TNO-multi energy does not correctly reproduce the phase 2. Indeed, it does not involve any information concerning the physical properties of the cloud but its chemical energy.

It is possible to establish a correlation between the strength index of the TNO-multi energy method and K0.

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Experiment versus CFD (K0 = 8.5 m/s)

20 experiment numerical solution Ko=8.5 m/s

15

r (m)

10

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Experiment versus CFD (K0 = 8.5 m/s, r = 5 m)

110000 experiment numerical solution 108000 106000 104000 102000 P (Pa) 100000 98000 96000 94000 92000 90000 88000 0 0.1 0.2 0.3 0.4 0.5 t (s) 0.6 0.7 0.8 0.9 1

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Experiment versus CFD (K0 = 8.5 m/s, r = 35 m)

103000 experiment numerical solution 102000 101000 100000 99000 P (Pa) 98000 97000 96000 95000 94000 93000 0 0.1 0.2 0.3 0.4 0.5 t (s) 0.6 0.7 0.8 0.9 1

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Experiment versus CFD (K0 = 8.5 m/s, r = 80 m)

101000 experiment numerical solution 100500

100000

99500

P (Pa)

99000

98500

98000

97500

97000

96500 0 0.1 0.2 0.3 0.4 0.5 t (s) 0.6 0.7 0.8 0.9 1

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TNO-multi energy versus experiment Following the TNO-multi energy approach, the index to take in this case is 1 CFD says that the fundamental velocity to take is 8.5 m/s, which corresponds to the index 3 It follows that TNO-multi energy approach underestimates the overpressure

31

Outline

Introduction Approaches and related problems Point explosion TNT approach 1D point-symmetrical deagration TNO multi-energy approach CFD approach Test problem and its solution Approaches analysis on the test problem Summary, conclusion and future work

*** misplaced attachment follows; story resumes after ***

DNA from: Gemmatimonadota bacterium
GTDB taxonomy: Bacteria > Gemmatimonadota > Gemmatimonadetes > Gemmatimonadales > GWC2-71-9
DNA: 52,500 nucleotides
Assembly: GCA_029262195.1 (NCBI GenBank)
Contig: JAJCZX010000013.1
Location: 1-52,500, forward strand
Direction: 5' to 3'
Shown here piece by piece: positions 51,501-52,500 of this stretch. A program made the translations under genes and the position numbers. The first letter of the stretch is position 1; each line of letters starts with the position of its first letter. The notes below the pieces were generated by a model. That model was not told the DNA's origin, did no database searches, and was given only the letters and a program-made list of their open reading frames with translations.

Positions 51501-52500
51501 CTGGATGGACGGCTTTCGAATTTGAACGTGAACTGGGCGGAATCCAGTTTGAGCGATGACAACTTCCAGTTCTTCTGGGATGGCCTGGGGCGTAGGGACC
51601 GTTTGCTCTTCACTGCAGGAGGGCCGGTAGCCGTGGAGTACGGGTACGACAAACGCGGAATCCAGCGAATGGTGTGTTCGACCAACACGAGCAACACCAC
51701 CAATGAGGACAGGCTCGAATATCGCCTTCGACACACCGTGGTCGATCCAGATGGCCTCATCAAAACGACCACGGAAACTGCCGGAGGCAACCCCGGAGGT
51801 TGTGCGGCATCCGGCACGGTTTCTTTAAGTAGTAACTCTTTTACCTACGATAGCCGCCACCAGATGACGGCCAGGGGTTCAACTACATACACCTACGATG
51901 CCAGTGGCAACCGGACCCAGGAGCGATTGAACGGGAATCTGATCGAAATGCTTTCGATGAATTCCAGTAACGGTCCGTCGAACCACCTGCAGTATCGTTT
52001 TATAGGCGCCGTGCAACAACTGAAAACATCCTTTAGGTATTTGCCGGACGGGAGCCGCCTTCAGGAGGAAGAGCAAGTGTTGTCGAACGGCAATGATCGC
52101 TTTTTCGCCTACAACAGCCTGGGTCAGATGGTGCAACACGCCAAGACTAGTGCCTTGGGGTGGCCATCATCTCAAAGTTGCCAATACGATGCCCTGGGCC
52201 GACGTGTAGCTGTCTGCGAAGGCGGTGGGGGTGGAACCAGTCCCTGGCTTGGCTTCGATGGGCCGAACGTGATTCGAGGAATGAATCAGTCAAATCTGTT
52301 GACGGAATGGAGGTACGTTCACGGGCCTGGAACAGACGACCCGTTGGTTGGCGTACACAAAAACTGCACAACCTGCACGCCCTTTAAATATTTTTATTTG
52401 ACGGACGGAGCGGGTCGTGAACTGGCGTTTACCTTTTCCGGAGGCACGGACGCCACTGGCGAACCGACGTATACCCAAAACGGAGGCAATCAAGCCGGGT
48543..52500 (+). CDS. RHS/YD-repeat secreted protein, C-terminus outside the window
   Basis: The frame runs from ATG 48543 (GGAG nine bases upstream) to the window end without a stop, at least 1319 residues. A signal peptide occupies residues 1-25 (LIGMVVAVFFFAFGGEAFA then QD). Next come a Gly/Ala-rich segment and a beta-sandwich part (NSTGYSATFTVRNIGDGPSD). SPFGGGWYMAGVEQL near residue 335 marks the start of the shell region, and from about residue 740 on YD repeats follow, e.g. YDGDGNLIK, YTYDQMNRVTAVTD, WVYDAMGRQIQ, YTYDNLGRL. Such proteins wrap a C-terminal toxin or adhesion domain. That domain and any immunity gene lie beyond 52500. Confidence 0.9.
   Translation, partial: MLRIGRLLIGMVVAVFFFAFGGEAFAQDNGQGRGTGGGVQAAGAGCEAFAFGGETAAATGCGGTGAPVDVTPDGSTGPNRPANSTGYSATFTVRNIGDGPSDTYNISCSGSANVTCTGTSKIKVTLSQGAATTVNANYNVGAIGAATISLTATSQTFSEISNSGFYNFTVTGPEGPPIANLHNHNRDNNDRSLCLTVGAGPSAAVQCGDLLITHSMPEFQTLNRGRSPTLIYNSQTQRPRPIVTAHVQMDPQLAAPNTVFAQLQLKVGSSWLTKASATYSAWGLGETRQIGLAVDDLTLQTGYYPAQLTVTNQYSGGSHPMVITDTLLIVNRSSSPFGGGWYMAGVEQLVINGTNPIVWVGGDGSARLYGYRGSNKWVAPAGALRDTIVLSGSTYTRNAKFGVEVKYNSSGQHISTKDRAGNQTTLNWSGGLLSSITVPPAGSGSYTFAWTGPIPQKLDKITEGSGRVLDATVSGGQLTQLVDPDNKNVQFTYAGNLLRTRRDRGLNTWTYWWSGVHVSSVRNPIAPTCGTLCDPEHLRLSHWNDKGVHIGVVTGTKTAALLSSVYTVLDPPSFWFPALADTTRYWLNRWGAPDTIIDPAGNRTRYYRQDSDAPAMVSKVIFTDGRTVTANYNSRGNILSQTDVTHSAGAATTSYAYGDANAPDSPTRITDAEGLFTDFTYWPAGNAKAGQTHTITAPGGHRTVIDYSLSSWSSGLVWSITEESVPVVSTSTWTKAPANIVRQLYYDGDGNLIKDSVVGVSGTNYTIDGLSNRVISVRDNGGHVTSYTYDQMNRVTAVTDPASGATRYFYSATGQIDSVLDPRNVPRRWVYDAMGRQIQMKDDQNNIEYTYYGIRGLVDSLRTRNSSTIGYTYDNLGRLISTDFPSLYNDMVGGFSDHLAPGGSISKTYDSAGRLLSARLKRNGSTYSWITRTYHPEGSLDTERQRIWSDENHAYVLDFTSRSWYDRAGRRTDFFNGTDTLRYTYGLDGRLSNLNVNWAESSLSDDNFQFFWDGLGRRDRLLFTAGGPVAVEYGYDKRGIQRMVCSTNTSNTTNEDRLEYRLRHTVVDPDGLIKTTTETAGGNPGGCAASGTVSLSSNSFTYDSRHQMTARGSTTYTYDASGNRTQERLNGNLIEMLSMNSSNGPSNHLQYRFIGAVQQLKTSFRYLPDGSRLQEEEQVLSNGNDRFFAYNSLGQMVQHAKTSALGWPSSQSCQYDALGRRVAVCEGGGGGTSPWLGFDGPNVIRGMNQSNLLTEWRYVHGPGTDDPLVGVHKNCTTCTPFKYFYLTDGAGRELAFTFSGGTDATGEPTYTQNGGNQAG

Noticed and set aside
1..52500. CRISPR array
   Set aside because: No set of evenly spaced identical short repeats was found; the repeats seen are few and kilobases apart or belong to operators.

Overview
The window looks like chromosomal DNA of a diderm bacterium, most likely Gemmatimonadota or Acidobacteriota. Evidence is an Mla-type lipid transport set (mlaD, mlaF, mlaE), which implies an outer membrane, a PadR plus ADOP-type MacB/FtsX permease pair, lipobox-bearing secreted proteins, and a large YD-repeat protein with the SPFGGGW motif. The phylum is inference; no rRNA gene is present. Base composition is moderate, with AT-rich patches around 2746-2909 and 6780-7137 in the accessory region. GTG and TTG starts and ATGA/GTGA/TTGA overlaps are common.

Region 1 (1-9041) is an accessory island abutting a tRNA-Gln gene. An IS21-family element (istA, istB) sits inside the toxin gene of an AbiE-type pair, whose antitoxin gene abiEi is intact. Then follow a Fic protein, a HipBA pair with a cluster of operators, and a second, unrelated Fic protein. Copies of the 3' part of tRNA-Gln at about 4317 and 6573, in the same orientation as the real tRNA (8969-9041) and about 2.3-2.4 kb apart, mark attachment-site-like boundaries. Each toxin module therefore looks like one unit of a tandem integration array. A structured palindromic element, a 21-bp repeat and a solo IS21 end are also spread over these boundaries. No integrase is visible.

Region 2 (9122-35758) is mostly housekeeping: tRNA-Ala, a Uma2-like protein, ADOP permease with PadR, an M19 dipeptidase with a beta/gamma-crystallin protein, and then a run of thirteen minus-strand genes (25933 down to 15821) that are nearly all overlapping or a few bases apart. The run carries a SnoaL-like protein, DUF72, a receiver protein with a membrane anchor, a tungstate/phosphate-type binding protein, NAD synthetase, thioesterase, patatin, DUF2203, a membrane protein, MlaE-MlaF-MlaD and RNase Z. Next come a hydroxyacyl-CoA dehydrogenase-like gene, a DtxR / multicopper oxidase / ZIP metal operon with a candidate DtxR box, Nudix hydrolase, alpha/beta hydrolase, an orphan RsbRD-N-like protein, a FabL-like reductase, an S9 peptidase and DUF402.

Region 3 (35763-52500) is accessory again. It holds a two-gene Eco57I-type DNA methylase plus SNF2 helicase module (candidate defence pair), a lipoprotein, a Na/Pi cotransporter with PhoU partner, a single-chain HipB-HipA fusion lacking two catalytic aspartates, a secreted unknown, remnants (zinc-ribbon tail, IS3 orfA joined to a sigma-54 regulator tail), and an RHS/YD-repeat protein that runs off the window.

32

We have computed the solution of an hemispherical VCE. We have compared 3 existing approaches on this simple VCE. The TNT-equivalency approach is not a good candidate to evaluate the overpressure and the positive impulse in case of deagrations. A part from a region close to the cloud, a correlation can be made between the TNO multi-energy strength factor and the fundamental ame speed. In this 1D problem, this 1D CFD approach gives good results if we take the correct value of the fundamental ame speed (the solution is very sensitive to its value).

33

Future work

Maximum overpressure and positive impulse criteria are derived from tests with high explosives and can be applied with condence only to steep rising shock waves [Galbraith 1998]. Nevertheless we can use 1D CFD results as initial and boundary conditions for multi-dimensional CFD computations (analysis of isolated mechanical structures).

34

Bibliography

[Baker 1983] W E Baker. Explosions in air. 1983 [DOA 1990] U.S. Department of the Army. Structures to Resist the Eects of Accidental Explosions. Army TM 51300. Navy NAVFAC P-397, AFR 88-22. Washington, D.C.: Departments of the Army, Navy, and Air Force. 1990. [Galbraith 1998] K Galbraith. Review of blast injury data and models. HSE Contract Research Report 192/1998. 1998 [Kingery and Bulmash 1984] C N Kingery and G Bulmash. Airblast Parameters from TNT Spherical Air Burst and Hemispherical Surface Burst, Technical Report ARBRL-TR02555, U.S. Army ARDC-BRL, Aberdeen Proving Ground, MD, April 1984.

35

Bibliography (2)

[Kuhl 73] A L Kuhl, M M Kamel and A K Oppenheim. Pressure Waves Generated by Steady Flames. Fourteenth Symposium (International) on Combustion, The Combustion Institute, pages 1201. 1973 [Kustnetzov 2006] M. Kustnetzov, J Grune. Planned HyTunnel experiments at FZK. Proc of 3rd IEF Workshop on velocity measurements in gases and ames, April 5-6 2006, HSL, Buxton, UK, 2006 [Roberts 2004] M W Roberts and W K Crowley. Evaluation of ammability hazards in non-nuclear safety analysis. 14th EFCOG Safety Analysis Workshop. San Francisco, CA. 2004 [Sedov 59] L I Sedov. Similarity and Dimensional Methods in Mechanics. Academic Press. 1959